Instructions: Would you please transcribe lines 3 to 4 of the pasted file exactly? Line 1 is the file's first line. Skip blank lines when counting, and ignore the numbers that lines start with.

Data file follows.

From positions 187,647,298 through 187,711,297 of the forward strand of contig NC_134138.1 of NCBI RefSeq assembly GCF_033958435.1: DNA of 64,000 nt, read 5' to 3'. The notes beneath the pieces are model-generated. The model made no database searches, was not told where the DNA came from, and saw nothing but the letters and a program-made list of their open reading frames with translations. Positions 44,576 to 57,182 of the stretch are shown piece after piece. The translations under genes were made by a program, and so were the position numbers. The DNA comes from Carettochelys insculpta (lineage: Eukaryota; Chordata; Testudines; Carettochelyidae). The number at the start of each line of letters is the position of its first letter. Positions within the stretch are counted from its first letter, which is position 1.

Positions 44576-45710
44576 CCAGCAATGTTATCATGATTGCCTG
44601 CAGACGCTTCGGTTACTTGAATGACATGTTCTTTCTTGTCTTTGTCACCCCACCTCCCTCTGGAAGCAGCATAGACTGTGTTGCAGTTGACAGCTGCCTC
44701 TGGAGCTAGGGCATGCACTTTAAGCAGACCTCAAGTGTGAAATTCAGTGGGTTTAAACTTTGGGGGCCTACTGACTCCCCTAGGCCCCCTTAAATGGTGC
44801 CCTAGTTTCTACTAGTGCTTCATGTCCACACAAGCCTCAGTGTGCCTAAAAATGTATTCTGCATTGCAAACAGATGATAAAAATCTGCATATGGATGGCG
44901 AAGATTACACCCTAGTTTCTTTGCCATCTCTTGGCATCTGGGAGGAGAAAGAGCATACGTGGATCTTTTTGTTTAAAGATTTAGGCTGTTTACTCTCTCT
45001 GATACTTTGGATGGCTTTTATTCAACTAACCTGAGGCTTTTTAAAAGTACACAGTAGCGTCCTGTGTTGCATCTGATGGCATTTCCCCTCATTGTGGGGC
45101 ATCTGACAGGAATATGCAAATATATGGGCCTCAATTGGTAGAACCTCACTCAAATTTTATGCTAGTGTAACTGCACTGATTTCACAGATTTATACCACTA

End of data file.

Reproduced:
44576 CCAGCAATGTTATCATGATTGCCTG
44601 CAGACGCTTCGGTTACTTGAATGACATGTTCTTTCTTGTCTTTGTCACCCCACCTCCCTCTGGAAGCAGCATAGACTGTGTTGCAGTTGACAGCTGCCTC